The introduction of the National Health Insurance (NHI) Bill has been a controversial topic of conversation among all South Africans who have access to medical aid. A new plan to make the implementation of the Bill a reality may mean government plans to increase both spending and taxes to raise enough funds.

The latest South African Health Review Journal stipulates that this may include increasing sin tax, as cigarettes and alcohol are among the primary contributors towards chronic diseases that impact South Africa.

“Given that chronic diseases have become the largest national burden of disease, consideration may also be given to increasing excise taxes on unhealthy goods (‘sin-taxes’), such as alcohol, tobacco and the recently introduced sugary beverage tax,” the Journal reads. “Although a hard earmarking of this revenue is unlikely to be implemented, some international experience shows that public support for such taxes is stronger when a portion of the revenue is allocated to health interventions.”

The Journal stipulates that the pros of increasing sin tax include the reduced consumption of harmful substances that often cause chronic disease in South Africa. The cons include that sin tax often does not generate large enough sums of revenue.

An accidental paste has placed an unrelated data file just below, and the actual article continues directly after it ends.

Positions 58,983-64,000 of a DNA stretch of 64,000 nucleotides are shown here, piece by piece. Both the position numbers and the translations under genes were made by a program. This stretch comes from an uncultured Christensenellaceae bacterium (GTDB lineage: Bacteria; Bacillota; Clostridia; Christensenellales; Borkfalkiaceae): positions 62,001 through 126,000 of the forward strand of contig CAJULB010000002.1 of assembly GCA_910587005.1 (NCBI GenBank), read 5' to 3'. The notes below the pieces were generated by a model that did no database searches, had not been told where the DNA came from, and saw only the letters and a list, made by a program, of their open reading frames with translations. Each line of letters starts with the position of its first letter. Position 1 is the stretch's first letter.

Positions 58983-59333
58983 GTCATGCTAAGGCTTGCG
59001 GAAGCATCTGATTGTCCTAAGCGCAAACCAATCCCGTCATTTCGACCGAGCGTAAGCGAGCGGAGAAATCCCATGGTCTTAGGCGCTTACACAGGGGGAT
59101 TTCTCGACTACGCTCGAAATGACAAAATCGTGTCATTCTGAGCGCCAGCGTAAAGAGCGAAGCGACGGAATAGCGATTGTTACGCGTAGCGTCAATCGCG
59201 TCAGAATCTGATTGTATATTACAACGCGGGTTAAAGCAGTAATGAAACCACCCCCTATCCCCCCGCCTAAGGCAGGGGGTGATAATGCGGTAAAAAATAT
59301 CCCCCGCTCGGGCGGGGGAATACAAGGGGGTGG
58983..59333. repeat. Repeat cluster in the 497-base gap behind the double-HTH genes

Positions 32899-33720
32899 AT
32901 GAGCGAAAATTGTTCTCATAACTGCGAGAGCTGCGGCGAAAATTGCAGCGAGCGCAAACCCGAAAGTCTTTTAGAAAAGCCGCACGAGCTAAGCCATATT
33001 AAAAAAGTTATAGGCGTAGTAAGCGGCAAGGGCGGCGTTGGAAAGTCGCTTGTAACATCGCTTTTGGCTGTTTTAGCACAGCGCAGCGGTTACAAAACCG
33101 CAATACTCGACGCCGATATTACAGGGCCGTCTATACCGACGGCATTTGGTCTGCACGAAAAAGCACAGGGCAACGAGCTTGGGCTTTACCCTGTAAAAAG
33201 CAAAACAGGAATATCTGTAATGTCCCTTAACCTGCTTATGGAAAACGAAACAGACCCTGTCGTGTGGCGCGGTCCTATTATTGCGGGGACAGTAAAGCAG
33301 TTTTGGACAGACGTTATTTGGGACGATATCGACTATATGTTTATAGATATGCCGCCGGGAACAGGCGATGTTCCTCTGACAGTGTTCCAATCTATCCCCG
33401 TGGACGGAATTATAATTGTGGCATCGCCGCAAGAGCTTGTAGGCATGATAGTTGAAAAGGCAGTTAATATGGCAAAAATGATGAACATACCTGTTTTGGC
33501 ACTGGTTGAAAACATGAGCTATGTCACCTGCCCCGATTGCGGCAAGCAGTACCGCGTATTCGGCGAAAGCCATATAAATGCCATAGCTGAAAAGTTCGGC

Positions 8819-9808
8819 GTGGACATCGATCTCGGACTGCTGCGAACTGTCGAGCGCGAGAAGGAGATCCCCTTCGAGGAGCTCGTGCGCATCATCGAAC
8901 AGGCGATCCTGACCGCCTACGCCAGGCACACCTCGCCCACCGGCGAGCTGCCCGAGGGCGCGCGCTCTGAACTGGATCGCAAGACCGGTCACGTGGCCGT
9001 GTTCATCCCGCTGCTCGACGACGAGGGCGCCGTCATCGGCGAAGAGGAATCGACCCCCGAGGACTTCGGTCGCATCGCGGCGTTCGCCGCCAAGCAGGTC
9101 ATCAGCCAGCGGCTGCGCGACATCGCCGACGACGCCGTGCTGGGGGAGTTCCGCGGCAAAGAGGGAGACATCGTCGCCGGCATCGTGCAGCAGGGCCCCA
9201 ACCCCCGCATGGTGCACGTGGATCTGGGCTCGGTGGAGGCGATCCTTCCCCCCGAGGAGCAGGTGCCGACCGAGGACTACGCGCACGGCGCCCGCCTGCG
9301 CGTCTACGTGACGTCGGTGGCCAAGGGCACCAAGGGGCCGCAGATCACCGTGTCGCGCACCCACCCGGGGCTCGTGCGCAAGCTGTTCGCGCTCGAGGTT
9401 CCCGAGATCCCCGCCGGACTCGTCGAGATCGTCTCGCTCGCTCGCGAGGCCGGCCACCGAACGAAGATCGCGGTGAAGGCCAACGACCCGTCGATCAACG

The government and National Treasury analysts believe that other long-term options may include heightening the tax-to-GDP ratio to above 26% on the main budget or implementing the introduction of new mandatory social security contributions.

“Gradual introduction of a payroll tax may (also) be palatable if it accompanies improved quality and benefits, while the private sector fails to contain costs and therefore loses members,” the Journal reads. “Such a tax can be a part of total revenue and need not be ring-fenced for health.”

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Article written by

Lucinda Dordley

Lucinda is a hard news writer who occasionally dabbles in lifestyle writing, and recent journalism graduate. She is a proud intersectional feminist, and is passionate about actively creating a world which is free of discrimination and inequality.